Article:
I just finished my bi-weekly five-and-a-half-hour drive back to Maryland, where my friend and colleague Craig, who shares my birthday about thirty years later, also shares my wireless broadband connection so he can play World of Warcraft, from North Carolina (the drive, not Craig), where my wife and I shared the house with 4 teen-aged girls, only half of them ours. What's more, if more's needed, I haven't finished the Valentine's Day poem—make that I haven't started the Valentine's day poem. So this post will resemble my scattered and wired-on-coffee brain, which I can't quite see how to tie in to scattered, covered, and smothered hash-browns at Waffle House, where we eat every Christmas. I did cook hash-browns this weekend. And pork stir-fry. And chicken parmegiana. I cook pretty well.
North of Richmond I listened to a radio broadcast of a discussion on civil political discourse between Senators Bob Dole and George McGovern. As I approached the Governor Harry Nice(!) Bridge, McGovern told the tale of how Senator Sam Erwin, not-to-be-flustered by an awkward question from Senator Mike Mansfield, in reply told the tale of the Sunday School teacher who answered the question "Where did Cain and Abel get their wives?" with "That's the sort of impertinent question that gives religion a bad name," and was beginning to explain the point of the story (stories?) when reception failed and I turned on my iPod to shuffle-by-song and iTrip to 87.9 and was greeted by T. S. Eliot reading "The Waste Land" just as I crossed the peak of the bridge and began my descent into Charles County.
It's actually pretty amazing to hear Eliot read the thing, and every time I hear it, it becomes clearer that almost the whole of his criticism is intended to justify that one poem, and it's almost worth it, this truly great poem defended by such brilliantly wrong thinking about poetry, and both the poem and the thinking with such bizarre descendants.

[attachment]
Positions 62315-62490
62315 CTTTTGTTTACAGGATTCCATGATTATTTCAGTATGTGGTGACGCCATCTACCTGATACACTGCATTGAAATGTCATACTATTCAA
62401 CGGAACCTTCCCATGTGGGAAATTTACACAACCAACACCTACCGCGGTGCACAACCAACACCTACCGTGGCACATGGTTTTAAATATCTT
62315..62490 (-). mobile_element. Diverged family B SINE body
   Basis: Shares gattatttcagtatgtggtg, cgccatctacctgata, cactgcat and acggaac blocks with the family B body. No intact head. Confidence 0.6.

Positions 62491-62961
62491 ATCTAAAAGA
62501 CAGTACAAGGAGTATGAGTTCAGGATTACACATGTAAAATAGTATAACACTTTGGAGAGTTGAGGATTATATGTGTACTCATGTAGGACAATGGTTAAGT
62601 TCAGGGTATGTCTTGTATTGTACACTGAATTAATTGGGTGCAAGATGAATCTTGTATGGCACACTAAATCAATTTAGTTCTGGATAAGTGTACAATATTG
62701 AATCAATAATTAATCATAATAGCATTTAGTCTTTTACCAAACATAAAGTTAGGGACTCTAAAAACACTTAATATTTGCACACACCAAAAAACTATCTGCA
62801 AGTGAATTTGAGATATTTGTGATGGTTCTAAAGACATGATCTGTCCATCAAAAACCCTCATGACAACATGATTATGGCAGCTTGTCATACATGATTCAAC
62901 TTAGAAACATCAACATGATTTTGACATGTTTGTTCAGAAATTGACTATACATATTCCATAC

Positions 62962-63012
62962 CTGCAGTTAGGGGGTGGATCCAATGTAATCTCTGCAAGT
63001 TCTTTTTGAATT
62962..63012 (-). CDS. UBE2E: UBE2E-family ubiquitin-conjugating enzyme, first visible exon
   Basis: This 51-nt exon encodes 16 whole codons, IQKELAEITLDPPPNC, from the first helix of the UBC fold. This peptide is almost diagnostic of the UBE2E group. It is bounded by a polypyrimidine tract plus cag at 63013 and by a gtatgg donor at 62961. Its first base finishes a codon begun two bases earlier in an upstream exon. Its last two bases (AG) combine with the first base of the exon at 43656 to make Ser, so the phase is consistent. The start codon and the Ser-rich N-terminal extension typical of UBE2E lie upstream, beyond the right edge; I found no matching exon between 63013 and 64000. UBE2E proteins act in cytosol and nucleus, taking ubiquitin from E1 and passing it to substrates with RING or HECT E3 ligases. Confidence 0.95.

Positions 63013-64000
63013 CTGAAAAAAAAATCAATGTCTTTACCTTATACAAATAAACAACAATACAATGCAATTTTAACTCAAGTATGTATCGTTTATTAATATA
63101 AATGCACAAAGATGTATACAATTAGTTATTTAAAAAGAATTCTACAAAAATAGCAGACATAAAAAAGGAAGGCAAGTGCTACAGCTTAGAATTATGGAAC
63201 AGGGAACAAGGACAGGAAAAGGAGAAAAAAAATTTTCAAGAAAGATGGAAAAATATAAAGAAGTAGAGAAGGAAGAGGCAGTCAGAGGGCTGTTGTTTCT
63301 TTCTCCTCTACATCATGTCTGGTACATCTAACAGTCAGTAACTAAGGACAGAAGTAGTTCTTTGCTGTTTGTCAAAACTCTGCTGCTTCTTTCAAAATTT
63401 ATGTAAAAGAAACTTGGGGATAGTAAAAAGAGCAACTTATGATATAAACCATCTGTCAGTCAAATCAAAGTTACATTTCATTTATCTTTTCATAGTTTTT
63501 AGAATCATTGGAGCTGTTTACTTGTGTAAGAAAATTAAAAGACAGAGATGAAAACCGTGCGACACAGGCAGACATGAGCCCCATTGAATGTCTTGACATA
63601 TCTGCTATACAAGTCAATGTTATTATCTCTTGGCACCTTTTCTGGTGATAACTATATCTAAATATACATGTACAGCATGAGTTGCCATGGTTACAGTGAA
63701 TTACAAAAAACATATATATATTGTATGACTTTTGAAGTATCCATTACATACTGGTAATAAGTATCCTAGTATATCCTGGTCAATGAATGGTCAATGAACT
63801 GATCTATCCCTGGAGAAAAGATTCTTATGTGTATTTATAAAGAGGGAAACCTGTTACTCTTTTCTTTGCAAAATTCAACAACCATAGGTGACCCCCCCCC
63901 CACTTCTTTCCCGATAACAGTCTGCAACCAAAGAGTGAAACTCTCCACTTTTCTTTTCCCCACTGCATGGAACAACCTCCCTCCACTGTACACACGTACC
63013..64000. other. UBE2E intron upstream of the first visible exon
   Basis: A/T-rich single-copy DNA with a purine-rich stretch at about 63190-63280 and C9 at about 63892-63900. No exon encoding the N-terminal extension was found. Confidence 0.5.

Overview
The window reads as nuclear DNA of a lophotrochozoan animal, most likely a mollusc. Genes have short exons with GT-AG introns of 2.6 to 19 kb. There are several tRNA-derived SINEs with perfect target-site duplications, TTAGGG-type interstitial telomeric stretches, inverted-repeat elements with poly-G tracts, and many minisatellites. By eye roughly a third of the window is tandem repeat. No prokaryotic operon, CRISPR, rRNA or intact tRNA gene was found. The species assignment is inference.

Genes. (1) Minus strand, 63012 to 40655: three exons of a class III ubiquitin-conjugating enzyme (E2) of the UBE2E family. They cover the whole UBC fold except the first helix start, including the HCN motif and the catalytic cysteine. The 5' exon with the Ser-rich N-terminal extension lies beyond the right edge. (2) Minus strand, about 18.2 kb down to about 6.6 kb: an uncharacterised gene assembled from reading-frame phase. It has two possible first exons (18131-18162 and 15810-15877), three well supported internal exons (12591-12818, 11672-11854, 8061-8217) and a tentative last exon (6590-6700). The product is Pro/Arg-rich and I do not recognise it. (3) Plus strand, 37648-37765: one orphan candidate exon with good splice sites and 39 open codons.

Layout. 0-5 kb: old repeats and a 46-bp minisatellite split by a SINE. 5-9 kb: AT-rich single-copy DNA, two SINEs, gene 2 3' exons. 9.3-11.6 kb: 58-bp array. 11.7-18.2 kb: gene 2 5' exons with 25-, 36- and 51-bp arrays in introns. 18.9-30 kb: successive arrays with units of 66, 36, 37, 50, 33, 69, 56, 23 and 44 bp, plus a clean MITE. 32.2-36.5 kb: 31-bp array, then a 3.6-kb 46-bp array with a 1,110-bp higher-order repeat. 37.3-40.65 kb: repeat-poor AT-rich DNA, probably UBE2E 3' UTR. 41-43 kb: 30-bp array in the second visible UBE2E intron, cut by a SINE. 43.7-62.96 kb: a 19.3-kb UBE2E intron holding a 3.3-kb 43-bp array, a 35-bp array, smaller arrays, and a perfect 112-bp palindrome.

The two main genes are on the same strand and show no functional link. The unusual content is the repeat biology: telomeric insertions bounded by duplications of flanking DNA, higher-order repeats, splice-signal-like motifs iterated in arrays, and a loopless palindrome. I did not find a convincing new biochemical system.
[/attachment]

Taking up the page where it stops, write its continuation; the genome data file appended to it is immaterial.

Take Kasey Mohammad's recent (well, I'm late to the party, as usual these days—sucks having a day job where you can't openly read, write or think about poetry) posts about the modes of lyric poetry (here and here), which are, apparently, Classical, Petrarchan, Romantic, and Abstract. Kasey's discussion, like Eliot's criticism (and most of Kasey's blogging), is informed, interesting, and convincing. Except that, except for a brief "lyre is not entirely metaphorical" in introducing the classical mode, nothing he has to say has anything in particular to do with poetry—he could as well have been discussing prose, with, for instance, The Decameron illustrating the Petrarchan mode. It's as if poetry were nothing more than a moral-intellectual stance.
Then right after "The Waste Land" came "Provide, Provide," a poem I love more than, but which is certainly not as important as Eliot's magnum opus (I can't read the "Quartets" anymore). But really, Mr. Frost— naming the former "picture pride of Hollywood"Abishag for the sake of a rhyme with "hag" and "rag"? And what's the point of this stanza?
Some have relied on what they knew;
Others on simply being true.
What worked for them might work for you.
And can anyone love "The Waste Land"?
I dunno. But I've added two blogs over on the left: Laura Heidy's Terminal Chaosity and Julie Carter's carter's little pill. I've never met either of them, but I've known Julie online for more than ten years, I think, from the Usenet group alt.arts.poetry.comments and from Poetry Free For All. Hi, Julie!